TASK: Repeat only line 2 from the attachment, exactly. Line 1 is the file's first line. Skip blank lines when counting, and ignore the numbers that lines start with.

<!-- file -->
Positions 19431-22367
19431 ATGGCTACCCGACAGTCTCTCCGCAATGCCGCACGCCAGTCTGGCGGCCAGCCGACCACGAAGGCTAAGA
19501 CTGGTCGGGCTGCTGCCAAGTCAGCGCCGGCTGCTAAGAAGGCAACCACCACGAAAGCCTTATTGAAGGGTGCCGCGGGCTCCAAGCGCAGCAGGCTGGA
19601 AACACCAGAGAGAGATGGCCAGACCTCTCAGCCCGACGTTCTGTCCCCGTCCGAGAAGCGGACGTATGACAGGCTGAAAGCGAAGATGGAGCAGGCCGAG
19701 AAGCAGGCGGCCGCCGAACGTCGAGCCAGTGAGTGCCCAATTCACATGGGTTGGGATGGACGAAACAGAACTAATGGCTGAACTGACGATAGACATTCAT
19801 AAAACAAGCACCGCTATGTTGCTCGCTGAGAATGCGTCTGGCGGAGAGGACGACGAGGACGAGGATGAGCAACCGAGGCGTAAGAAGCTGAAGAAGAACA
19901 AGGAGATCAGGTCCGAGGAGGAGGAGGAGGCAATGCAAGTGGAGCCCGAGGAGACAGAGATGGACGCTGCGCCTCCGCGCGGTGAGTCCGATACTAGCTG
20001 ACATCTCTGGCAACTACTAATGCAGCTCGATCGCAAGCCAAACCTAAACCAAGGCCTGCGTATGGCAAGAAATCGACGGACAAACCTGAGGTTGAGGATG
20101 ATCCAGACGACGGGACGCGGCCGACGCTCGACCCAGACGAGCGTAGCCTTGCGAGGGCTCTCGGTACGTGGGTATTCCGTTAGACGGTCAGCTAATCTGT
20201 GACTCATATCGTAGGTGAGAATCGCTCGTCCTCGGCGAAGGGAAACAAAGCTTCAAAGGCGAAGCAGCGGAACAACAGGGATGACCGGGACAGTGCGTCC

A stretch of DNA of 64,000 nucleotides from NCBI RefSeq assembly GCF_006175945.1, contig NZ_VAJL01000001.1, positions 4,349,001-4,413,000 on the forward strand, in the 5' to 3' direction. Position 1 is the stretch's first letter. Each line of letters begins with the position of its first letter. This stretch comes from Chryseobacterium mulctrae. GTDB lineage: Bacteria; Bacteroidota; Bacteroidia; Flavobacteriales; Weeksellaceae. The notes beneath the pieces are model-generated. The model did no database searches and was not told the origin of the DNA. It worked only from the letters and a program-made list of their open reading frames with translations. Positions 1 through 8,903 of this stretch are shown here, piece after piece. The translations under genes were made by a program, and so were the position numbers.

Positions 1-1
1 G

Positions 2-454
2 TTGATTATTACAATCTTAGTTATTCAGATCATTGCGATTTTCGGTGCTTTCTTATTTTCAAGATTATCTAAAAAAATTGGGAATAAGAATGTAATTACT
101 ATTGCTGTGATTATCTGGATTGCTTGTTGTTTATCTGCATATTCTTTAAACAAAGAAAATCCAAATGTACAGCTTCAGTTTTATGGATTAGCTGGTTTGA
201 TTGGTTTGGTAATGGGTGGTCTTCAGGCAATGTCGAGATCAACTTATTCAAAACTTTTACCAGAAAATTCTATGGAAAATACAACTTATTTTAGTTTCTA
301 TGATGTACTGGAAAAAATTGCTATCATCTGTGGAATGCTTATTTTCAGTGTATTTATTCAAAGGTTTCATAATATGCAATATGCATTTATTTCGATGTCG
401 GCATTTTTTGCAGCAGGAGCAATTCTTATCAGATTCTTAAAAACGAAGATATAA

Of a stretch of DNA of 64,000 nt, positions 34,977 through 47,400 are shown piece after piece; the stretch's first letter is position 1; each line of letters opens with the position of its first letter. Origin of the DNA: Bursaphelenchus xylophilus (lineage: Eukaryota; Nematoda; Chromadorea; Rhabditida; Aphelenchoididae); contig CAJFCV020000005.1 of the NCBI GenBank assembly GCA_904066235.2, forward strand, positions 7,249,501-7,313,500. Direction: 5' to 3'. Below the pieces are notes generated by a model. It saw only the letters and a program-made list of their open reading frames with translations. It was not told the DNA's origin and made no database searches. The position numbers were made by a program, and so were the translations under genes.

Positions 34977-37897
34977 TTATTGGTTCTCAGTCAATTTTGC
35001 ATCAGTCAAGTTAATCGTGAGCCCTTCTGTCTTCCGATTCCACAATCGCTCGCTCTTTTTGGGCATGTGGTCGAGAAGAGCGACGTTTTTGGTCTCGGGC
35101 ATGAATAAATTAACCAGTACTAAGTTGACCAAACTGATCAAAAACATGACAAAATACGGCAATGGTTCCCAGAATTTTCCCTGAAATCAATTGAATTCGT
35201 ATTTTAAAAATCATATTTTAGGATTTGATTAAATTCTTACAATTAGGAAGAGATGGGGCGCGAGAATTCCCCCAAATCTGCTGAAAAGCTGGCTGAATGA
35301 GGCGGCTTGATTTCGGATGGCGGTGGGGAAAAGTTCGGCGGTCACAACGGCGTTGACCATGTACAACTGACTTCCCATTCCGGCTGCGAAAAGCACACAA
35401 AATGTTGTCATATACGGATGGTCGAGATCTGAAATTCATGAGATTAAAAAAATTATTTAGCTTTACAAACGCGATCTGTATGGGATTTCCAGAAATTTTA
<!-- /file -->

19431 ATGGCTACCCGACAGTCTCTCCGCAATGCCGCACGCCAGTCTGGCGGCCAGCCGACCACGAAGGCTAAGA